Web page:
October 21, 2013
COLUMBIA RIVERKEEPER, Plaintiff,
UNITED STATES ARMY CORPS OF ENGINEERS, ET AL., Defendants.
ROBERT G. DREHER, Acting Assistant Attorney General Environment & Natural Resources Division, MARK A. NITCZYNSKI (CSB 20687), U.S. Department of Justice/ENRD, Denver, CO, Attorney for Defendants.
BRIAN A. KNUTSEN, Smith & Lowney, P.L.L.C., Seattle, Washington, Attorney for Plaintiff.
STIPULATION TO STAY PROCEEDINGS PENDING RESOLUTION OF MOTION TO TRANSFER AND CONSOLIDATE
RONALD B. LEIGHTON, District Judge.
Plaintiff and Defendants (collectively, "Parties") have conferred and hereby stipulate and request, pursuant to LCR 7(d)(1) and 10(g), that the Court stay all proceedings, including the filing of Defendants' response to the Complaint and all remaining deadlines established pursuant to Judge Creatura's Order Regarding Initial Disclosures, Joint Status Report, and Early Settlement (Dkt. No. 6), pending final action by the United States Judicial Panel on Multidistrict Litigation ("the Panel") regarding Plaintiff's Motion to Transfer and Consolidate Under 28 U.S.C. § 1407 (MDL No. 2494, Dkt. No. 1) ("Motion to Transfer"). See Dkt. No. 8.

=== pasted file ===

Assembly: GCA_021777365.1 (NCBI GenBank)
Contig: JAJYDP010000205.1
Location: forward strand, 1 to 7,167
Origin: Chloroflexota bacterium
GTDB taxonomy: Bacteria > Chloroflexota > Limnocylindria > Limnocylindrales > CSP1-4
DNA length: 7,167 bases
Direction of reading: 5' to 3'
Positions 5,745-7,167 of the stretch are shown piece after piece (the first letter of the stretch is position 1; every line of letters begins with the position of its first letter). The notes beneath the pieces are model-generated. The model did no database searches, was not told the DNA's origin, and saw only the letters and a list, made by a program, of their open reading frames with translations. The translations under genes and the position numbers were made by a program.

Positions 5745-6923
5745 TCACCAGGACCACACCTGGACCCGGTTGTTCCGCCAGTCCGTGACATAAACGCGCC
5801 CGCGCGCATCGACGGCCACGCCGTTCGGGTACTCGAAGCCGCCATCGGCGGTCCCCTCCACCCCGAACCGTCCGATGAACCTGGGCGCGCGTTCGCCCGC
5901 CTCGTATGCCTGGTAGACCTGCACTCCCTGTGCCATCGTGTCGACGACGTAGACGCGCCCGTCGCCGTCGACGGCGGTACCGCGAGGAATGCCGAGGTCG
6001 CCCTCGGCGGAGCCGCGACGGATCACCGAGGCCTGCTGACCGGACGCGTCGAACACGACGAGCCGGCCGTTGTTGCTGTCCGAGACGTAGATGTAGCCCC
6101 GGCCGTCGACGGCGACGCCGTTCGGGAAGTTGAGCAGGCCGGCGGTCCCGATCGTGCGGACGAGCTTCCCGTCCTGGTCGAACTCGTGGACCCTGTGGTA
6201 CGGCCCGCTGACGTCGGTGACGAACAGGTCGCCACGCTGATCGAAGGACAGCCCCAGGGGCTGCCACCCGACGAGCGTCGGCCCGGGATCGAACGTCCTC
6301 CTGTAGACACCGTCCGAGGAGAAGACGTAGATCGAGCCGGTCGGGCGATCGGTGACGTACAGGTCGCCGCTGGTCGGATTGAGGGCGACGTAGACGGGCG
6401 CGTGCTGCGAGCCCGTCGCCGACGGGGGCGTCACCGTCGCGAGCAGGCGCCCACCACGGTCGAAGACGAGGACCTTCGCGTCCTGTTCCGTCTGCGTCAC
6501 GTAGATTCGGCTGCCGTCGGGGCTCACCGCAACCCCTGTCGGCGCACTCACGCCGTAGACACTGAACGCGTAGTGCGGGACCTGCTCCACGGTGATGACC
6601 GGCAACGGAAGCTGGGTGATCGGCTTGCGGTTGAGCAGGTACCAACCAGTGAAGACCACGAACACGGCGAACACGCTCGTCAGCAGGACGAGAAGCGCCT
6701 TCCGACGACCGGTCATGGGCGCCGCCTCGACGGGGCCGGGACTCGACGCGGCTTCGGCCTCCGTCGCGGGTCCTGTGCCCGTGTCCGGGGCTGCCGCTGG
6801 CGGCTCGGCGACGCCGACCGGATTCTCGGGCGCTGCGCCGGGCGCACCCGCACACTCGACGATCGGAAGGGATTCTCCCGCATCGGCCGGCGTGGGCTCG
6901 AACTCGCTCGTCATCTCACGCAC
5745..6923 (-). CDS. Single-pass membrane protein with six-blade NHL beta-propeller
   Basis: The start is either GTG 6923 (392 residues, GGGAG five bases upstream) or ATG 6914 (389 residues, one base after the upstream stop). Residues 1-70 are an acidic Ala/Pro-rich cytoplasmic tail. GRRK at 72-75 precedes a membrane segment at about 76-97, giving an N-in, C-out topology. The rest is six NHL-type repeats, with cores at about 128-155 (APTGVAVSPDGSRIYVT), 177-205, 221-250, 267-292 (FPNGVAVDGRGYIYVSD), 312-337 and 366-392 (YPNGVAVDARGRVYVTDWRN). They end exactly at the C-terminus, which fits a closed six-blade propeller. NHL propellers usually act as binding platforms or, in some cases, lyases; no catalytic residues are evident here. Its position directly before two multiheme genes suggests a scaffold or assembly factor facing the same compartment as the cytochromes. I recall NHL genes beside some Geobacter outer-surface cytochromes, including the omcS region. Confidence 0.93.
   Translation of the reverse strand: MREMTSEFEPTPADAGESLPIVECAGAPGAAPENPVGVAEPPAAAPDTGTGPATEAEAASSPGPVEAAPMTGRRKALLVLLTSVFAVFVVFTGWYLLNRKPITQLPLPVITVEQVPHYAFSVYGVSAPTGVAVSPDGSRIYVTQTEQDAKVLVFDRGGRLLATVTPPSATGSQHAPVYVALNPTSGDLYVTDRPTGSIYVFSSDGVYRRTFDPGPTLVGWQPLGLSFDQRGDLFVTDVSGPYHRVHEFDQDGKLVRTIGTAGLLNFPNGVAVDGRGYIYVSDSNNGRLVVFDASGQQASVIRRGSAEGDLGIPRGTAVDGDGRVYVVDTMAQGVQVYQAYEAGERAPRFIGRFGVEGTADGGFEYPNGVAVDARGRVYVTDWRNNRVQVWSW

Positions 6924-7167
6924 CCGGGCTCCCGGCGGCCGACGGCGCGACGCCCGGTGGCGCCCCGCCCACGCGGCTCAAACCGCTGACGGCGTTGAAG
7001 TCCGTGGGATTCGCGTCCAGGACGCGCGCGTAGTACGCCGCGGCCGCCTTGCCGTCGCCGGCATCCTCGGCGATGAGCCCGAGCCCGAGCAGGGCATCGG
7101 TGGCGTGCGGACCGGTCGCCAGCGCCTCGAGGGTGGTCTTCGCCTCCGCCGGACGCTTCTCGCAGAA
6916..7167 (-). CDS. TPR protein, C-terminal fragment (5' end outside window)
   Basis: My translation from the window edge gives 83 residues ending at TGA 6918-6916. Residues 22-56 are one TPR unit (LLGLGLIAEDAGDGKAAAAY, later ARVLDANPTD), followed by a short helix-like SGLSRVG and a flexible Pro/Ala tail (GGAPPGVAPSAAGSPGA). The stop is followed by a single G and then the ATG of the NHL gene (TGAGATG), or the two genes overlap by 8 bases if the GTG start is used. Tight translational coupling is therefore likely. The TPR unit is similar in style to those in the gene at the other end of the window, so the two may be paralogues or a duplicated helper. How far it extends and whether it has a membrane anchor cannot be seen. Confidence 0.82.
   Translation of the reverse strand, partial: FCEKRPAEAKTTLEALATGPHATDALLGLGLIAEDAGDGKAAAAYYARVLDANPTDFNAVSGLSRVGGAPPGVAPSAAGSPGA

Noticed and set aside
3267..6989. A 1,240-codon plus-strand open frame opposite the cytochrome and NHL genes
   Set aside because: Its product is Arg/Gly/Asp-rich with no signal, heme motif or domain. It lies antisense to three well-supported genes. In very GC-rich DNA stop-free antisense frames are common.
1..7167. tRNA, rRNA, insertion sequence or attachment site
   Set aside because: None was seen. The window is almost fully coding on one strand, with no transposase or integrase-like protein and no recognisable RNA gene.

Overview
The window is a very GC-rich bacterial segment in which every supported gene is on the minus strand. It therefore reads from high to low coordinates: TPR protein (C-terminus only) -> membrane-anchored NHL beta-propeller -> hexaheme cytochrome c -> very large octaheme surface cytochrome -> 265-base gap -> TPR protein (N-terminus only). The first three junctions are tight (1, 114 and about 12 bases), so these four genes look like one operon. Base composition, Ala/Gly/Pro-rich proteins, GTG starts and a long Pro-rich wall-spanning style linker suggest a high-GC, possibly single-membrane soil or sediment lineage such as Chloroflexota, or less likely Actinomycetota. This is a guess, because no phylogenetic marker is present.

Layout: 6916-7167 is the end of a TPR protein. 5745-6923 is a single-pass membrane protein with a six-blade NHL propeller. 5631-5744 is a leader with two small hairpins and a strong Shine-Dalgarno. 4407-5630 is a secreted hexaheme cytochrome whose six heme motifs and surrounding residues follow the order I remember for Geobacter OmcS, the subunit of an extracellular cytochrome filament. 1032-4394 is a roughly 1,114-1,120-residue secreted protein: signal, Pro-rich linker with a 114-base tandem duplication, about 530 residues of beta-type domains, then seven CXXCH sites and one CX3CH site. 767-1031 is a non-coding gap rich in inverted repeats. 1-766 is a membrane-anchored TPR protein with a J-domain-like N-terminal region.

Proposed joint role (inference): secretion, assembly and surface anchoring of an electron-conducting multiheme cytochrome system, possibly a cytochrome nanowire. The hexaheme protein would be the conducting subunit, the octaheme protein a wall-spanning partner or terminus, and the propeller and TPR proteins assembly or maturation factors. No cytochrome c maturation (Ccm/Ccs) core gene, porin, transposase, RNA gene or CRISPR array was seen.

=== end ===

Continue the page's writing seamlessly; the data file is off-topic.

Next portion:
In support of this Stipulation and request, the Parties state as follows:
1. On July 31, 2013, Plaintiff filed the Complaint (Dkt. No. 1) in the above-captioned action, alleging that the portion of the Bonneville Dam located in the State of Washington discharges pollutants in violation of section 301(a) of the Clean Water Act ("CWA"), 33 U.S.C. § 1311(a).
2. Also on July 31, 2013, Plaintiff filed related complaints in the District of Oregon and the Eastern District of Washington, similarly alleging that dams or portions of dams located in those districts discharge pollutants in violation of section 301(a) of the CWA, 33 U.S.C. § 1311(a).
3. Specifically, the complaint filed in the District of Oregon addressed alleged discharges from portions of the Bonneville, John Day and McNary dams; the complaint filed in the Eastern District of Washington addressed alleged discharges from The Dalles, Ice Harbor, Lower Monumental, Little Goose and Lower Granite dams, and also addressed alleged discharges from portions of the John Day and McNary dams.
4. Plaintiff seeks similar relief regarding each of the dams addressed in the three cases.
5. The complaints in the three cases allege that subject matter jurisdiction exists under, inter alia, CWA section 505(c), 33 U.S.C. § 1365(c), which provides that "[a]ny action respecting a violation by a discharge source of an effluent standard or limitation... may be brought under this section only in the judicial district in which such source is located. " (Emphasis added.)